Using Transformers to run high voltage

Hello All,

I am looking to step up the 5V from the Uno that I'm using, and I need the voltage on the other end to be around 110 V. I sourced the transformer out of a wall wart, and I'm thinking that it will work well, provided that I rectify the whole AC/DC situation, but whenever I plug wires into the leads of the transformer the board shuts off. I tried using a pin and a digital write high, but the pins all shut off when I plugged the wires in, too. I don't quite understand why the board just shuts off, and any ideas on how to fix the problem would be greatly appreciated.

If you pass dc through a transformer winding, it will appear as a short circuit.

We need a diagram.

Are you pulsing the arduino output? Put DC on a transformer and all you see is a short.

You do know that you will get a lot less current out of the other end of the tranformer, right? If the arduino can source about 10 mA, you can expect only about .01 * 5/110 out the other end. In other words, you get no magical increase in the power available.

Here’s a schematic, and yes, I know there will be a current drop. I will try to pulse the DC and see if that fixes it

Assuming you haven't already burnt out the arduino.

KeithRB: Assuming you haven't already burnt out the arduino.

The back emf on the transformer winding may be enough to finish it off :)

It still works and runs my program with just wires, so the board is fine. I just need to output a higher voltage, and its not like I'm sending the high voltage back to the board, I'm trying to step up the voltage in the wires of the output.

I have a DC/DC voltage booster that I could probably use, would that be a better idea?

"A little knowledge is a dangerous thing..."

Your schematic drawing skills exceed the average Newbie but you know not what you do.. (you lack the most very basic understanding of AC & DC)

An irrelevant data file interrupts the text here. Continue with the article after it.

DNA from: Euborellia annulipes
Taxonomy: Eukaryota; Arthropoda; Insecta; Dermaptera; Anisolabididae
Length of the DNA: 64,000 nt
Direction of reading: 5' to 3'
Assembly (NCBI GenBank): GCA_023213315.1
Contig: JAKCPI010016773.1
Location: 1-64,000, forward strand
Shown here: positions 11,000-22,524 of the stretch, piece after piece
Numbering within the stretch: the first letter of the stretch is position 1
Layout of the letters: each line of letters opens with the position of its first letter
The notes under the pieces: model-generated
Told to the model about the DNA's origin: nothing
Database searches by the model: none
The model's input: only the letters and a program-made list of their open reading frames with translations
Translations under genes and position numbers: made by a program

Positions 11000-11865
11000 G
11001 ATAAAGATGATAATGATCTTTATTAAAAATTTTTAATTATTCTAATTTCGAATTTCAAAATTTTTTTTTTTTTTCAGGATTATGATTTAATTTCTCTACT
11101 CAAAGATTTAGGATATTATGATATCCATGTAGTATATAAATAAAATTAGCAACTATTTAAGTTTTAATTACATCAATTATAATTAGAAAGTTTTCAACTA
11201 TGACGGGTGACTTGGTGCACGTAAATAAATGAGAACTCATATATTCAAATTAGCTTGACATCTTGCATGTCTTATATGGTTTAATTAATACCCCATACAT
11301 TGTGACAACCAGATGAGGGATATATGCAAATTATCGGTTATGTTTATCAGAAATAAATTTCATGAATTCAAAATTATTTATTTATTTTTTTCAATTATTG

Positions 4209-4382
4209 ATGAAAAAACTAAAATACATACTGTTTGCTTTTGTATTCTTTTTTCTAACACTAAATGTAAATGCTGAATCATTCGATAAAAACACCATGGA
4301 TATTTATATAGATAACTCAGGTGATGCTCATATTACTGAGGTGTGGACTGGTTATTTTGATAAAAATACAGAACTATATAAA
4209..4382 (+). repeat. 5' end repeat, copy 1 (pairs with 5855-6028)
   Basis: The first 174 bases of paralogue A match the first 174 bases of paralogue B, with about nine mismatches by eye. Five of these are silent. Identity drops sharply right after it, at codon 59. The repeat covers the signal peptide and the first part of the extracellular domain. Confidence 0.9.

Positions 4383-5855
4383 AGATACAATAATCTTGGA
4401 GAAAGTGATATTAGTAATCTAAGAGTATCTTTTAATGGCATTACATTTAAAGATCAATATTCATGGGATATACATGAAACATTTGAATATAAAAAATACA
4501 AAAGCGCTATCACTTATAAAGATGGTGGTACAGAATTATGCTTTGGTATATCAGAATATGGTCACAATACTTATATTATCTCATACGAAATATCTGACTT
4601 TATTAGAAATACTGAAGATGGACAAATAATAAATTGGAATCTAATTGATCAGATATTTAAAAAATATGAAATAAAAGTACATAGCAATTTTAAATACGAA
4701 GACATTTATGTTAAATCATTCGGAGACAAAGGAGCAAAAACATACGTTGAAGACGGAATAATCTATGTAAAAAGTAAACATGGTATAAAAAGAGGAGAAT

As already mentioned the transformer presents a short circuit. If you want 110V dc you need a switchmode power supply. You would be better off with a DC-TO-DC boost converter but 5V to 110V is a 22:1 step up ratio and not easy to find. I built a 12V to 220V dc boost ps using two ATtiny85s . It used two switching frequencies (150 hz & 150 kHz) but I am not inclined to give the schematic to someone who doesn't understand basic electronics.

What is E.D.D. ? (Here in California it's the Employment Development Department: where you wind up when you get laid off)

What is E.D.D. ? (Here in California it's the Employment Development Department: where you wind up when you get laid off)


It stands for Engineering Design and Development, and it is the capstone course in the Project Lead the Way cirriculum for engineering. (I'm a high schooler, just btw), and I get that using a transformer shorts the circuit, believe me, I do, but, as you mentioned, a 22:1 step up is not common. I did see on the Arduino Playground a board that created a step up, and that would probably work, so I suppose I'll try that next.

Thanks for the, um, complement (???) on my schematic skills, and thanks for your advice.

Do a search for transformer operation, or some such, to gain an understanding of transformer action. In short, a transformer requires a varing magnetic field between the primary and secondary windings. Now there are many other factors in transformer design that are way beyond the scope of this thread, but it is sufficent to say that you MUST have a varing field to make a transformer work. With AC line applied the field varies at the rate of the AC line voltage (60 Hz in USA and 50 Hz in the UK, sorry to others as these are the only ones I know for sure) which is the most common transformer action. Switch mode power supplies work the same except the frequency is much higher which allows the transformers and capacitors to be much smaller and lighter thereby saving space, weight and cost all while increasing effency. A person can simulate, to a point, the action of AC voltage by pulsing a DC voltage at a simular rate into a transformer, but the inrush current will be quite high while the transformer core is magnatizing and the reverse EMP will really snap when you turn off the pulse. This is how old automotive radios with tubes (valves) worked to get the required high voltage from a 6 or 12 volt DC automotive electrical system using a part called a vibrator (buzzing switch). Just a brief explination that barely brushes the tip of transformer theory.....

Good Luck, R

Hi, why do you need to transform 5V to 110V? Simple question. Tom...... :) Can you give us a proper circuit diagram, showing all connections to the arduino and transformer?

I read the words "Medical Electrode Wires" on that diagram.

My advice - choose another project! Now! :astonished:

He's probably trying to get back a dorm roommate who took his favorite shirt. :D